Newark NJ's Broad Street and Ironbound's Market Street are busy as heck. Ironbound section especially.
I left NYC out on purpose, because you'll find that everywhere, alongside mid rises and high rises.

Also, there's Hoboken and Union City, NJ.
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Africa rising is the pivotal movement of our human species.The ones with the least shall inspire. The meek shall inherit the Earth.

Check out my music video "Segun", filmed on the Streets of Rio - https://www.youtube.com/watch?v=aTWN0RxMKgQ
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  #16  
Old Posted Jul 29, 2020, 8:14 PM
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What about high st in Columbus ?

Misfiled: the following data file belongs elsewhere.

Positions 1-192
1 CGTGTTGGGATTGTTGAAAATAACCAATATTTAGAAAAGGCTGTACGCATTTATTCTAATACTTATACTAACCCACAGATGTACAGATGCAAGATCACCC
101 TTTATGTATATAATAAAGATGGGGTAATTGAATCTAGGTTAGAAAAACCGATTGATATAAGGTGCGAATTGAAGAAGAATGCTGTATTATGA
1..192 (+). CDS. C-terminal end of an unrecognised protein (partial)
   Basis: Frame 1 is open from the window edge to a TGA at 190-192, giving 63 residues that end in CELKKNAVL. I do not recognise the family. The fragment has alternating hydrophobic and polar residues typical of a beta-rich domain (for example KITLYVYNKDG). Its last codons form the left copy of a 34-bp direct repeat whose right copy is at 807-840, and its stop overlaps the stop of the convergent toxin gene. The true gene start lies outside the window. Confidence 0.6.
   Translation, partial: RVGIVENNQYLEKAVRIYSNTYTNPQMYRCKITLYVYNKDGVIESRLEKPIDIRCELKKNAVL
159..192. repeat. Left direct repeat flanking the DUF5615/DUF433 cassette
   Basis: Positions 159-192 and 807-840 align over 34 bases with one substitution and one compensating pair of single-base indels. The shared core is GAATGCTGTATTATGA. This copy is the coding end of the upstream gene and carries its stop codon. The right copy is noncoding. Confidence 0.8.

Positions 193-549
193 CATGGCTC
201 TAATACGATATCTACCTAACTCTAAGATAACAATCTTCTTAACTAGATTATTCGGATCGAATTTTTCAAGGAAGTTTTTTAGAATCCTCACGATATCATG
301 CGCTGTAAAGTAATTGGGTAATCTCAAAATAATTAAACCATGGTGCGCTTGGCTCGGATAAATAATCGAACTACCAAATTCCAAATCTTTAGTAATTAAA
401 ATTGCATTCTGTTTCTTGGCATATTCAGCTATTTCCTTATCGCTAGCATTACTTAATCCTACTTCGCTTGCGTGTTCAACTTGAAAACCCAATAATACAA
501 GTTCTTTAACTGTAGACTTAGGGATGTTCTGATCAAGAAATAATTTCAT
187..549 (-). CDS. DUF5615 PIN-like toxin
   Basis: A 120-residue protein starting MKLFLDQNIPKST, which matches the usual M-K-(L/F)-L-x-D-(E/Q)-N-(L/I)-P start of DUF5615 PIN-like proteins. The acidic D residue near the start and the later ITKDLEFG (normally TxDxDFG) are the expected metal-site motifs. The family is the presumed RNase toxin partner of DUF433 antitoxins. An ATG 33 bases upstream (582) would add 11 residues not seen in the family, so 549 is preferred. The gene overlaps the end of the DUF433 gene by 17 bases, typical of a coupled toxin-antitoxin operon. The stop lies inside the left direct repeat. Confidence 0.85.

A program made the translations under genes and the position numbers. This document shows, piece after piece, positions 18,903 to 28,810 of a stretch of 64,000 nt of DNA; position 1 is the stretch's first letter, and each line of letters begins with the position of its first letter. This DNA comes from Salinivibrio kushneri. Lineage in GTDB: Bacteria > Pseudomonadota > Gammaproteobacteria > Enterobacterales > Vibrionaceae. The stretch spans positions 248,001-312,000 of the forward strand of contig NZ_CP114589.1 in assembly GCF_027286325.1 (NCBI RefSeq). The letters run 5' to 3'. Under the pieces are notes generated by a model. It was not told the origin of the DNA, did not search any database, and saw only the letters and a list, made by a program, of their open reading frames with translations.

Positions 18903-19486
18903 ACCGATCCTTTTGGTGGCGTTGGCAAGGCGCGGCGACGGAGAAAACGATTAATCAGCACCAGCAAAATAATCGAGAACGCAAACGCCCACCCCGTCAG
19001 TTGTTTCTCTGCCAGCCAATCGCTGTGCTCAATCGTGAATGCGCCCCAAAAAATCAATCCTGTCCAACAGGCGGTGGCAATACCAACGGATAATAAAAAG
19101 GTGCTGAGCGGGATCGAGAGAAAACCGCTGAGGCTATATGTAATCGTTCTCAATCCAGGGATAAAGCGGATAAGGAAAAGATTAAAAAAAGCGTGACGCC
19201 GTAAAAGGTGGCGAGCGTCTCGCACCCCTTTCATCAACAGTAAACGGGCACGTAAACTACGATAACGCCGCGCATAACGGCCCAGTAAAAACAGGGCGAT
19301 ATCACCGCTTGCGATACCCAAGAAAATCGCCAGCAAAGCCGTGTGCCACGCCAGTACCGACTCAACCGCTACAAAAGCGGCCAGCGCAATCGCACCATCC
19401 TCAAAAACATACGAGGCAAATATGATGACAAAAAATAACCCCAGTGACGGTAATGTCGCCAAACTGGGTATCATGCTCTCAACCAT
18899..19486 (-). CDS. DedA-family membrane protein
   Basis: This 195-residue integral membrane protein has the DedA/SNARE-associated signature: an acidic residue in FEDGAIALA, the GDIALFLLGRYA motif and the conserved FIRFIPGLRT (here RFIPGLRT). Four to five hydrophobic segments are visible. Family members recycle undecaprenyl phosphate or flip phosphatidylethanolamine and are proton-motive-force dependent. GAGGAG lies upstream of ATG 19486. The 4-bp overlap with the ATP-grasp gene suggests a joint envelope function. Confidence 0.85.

High Street has a good design, but I think it would be hard to find one big street that intersects it with the same level of traffic on it, let alone multiple streets and streets running parallel to it. It's been a while since I visited Columbus.
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Africa rising is the pivotal movement of our human species.The ones with the least shall inspire. The meek shall inherit the Earth.

Check out my music video "Segun", filmed on the Streets of Rio - https://www.youtube.com/watch?v=aTWN0RxMKgQ
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  #17  
Old Posted Jul 29, 2020, 8:31 PM
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  #18  
Old Posted Jul 29, 2020, 8:51 PM
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That's a lot of new development in Ann Arbor from the last time I visited. Pretty impressive.
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Africa rising is the pivotal movement of our human species.The ones with the least shall inspire. The meek shall inherit the Earth.

Check out my music video "Segun", filmed on the Streets of Rio - https://www.youtube.com/watch?v=aTWN0RxMKgQ